From the moment I step into the street here in the morning, I share greetings with the neighbours coming and going, watering their plants, sweeping, chatting: ‘Buongiorno’. We might pause and have a few words about the weather, or a slightly longer catch up on this and that. Fiammetta gives me an update on what she has to do today. Alessia, pushing a wheelbarrow to the house that she and her husband, Tomi, are restoring, pauses and hugs me. Then, all the way down the alleys-streets to the main piazza, greetings are shared, and every greeting is sorridente, a smiling welcome into the life of the street, the town.
I have said this in previous posts, I know! But I have this experience anew, again and again, and marvel at it. The other day, I shared greetings with a woman on a walker, and commiserated with her. Throughout our conversation, she had a big smile on her face, despite the difficulty of negotiating the uneven stones. I felt cheered by our encounter.
This morning, I drove back up that narrow, windy road to visit Carine and Mario at their Relais Il Pozzeto (see last post on ‘kindness’ ). It would be a good day to visit, they had said, because they weren’t going to be too busy. When I arrived, I received a very warm welcome. Indeed, a remarkably calm, un-hurried welcome, given that they were still serving guests breakfast. It was a beautiful summer’s day, with a light breeze, up there in the hills above Anghiari.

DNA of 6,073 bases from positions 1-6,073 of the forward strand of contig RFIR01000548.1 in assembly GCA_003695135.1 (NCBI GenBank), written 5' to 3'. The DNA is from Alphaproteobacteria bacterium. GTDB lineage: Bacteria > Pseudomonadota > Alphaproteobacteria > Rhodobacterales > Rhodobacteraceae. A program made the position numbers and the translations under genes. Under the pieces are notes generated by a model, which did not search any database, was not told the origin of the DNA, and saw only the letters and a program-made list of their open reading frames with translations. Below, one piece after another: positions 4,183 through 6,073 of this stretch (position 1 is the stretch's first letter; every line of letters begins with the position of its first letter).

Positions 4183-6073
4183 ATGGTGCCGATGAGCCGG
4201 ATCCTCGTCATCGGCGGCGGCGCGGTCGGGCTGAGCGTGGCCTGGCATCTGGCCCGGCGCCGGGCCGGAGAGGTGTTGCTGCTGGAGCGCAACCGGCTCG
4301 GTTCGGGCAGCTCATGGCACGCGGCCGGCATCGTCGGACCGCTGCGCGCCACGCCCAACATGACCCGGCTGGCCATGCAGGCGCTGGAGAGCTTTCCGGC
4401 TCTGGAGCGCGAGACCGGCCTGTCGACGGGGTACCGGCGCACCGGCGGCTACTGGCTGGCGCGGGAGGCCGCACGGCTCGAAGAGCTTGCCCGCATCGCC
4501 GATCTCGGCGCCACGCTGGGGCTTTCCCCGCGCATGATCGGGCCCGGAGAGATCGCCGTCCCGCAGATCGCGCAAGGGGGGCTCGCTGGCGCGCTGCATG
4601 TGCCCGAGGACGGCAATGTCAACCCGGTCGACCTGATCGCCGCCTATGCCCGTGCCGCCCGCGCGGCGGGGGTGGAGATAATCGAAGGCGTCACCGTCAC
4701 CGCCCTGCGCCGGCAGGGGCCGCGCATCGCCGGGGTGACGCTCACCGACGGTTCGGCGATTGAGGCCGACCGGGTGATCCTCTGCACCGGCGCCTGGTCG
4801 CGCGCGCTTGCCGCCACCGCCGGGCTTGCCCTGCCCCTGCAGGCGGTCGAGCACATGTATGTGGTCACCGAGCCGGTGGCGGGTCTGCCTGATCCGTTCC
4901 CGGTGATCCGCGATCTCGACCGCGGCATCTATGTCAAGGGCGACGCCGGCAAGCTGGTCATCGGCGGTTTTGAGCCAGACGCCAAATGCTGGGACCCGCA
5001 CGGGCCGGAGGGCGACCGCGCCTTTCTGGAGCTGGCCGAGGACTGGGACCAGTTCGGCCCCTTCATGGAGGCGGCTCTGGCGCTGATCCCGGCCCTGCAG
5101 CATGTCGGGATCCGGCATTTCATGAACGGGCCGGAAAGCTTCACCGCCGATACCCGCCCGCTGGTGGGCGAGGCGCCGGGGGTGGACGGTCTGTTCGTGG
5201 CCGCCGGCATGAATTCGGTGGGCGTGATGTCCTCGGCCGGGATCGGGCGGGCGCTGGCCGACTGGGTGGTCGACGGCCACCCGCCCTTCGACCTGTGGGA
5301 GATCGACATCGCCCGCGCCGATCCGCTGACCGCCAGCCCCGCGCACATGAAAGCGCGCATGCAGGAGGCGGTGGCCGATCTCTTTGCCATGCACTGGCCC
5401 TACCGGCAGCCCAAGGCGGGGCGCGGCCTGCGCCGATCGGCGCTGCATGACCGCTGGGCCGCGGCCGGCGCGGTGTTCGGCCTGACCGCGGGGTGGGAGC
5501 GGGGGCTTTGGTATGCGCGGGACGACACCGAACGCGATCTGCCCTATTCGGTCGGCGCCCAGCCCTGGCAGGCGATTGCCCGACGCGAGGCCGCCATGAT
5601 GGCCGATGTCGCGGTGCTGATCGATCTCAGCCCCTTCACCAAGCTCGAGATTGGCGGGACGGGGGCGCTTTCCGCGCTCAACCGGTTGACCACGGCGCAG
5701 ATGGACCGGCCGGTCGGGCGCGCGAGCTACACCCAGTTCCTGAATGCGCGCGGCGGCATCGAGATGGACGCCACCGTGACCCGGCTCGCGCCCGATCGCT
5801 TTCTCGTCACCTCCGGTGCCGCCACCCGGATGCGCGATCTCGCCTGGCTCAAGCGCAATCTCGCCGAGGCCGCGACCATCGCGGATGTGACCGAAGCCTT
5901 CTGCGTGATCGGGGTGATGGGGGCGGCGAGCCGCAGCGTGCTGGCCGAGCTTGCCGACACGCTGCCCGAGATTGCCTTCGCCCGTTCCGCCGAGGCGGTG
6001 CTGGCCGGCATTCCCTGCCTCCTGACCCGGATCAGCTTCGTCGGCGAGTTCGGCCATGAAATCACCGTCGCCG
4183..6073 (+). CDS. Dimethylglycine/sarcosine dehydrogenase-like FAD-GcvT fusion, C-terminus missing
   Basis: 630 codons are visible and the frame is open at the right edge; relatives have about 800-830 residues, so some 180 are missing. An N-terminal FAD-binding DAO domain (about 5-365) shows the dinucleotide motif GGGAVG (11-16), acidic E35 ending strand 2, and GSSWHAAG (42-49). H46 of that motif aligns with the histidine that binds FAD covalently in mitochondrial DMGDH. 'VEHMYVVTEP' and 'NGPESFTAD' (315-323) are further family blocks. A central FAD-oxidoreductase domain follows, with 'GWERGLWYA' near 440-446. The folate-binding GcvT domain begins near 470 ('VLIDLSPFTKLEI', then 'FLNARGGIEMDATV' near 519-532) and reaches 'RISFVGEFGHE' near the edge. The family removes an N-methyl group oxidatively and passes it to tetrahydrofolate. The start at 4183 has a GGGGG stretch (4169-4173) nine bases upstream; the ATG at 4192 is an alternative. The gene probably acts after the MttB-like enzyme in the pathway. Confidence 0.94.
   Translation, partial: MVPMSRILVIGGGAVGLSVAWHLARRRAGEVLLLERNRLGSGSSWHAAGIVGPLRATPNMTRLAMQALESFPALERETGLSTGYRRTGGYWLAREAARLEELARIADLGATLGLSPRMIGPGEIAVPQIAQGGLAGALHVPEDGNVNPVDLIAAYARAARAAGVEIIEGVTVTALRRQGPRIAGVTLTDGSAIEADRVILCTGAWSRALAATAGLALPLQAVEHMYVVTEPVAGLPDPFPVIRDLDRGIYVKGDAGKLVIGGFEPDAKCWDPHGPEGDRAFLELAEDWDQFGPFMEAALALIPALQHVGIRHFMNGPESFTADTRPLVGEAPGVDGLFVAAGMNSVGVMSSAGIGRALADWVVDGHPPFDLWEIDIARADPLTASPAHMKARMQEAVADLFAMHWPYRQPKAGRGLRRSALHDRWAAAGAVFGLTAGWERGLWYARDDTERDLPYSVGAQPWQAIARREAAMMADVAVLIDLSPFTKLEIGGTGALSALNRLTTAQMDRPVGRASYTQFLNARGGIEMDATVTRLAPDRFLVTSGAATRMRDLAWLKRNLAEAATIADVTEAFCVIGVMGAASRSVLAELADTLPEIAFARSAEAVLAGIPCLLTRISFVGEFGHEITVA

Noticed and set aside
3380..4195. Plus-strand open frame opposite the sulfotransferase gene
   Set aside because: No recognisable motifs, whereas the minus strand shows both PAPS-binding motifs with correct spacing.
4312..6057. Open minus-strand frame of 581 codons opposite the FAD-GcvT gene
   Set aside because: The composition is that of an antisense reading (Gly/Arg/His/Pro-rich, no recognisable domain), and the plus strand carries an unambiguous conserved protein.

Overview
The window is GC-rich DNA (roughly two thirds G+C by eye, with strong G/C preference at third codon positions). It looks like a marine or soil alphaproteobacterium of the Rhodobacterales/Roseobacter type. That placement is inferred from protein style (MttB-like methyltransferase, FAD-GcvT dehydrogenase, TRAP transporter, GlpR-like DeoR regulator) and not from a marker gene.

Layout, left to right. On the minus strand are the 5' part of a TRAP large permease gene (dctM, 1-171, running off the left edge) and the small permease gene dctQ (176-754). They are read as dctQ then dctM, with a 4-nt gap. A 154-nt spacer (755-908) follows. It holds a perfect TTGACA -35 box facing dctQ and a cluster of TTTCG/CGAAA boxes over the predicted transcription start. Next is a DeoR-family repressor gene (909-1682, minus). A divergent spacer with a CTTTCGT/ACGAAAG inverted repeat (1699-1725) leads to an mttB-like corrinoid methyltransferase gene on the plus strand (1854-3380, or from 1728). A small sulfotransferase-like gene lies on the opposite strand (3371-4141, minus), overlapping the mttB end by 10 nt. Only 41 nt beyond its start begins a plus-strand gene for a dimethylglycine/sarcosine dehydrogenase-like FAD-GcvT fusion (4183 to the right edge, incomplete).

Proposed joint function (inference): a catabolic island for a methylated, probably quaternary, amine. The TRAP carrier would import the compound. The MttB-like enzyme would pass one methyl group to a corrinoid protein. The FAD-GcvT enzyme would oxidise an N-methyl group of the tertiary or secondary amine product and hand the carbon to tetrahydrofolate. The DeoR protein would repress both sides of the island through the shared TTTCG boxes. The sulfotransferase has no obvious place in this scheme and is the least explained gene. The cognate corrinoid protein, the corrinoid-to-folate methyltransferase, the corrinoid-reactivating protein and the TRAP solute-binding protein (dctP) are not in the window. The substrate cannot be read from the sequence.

While Mario continued with the breakfast (he does all the cooking), Carine showed me around their lovely place. It was built in the 17th century as a Francescan monastery – these monasteries all seem to have been built in stunningly beautiful locations. Carine and Mario have been here for 9 years. She is Belgian, previously worked for the European commission, and speaks French, Dutch, Italian and English. He comes from Anghiari, and previously ran a plumbing business there. Their guests come from all over the world – today, there was a party from Mexico – and they specialise in weddings.
I am constantly amazed by the generosity and kindness of the people here. Invariably, when I meet someone they say that I must ask them if I need help in any way, and you can tell that they mean it. The kindness of this place is manifest in small everyday gestures – when I go to pay for my morning coffee, I will find that someone has already paid for me. It is manifest, too, in moments of crisis.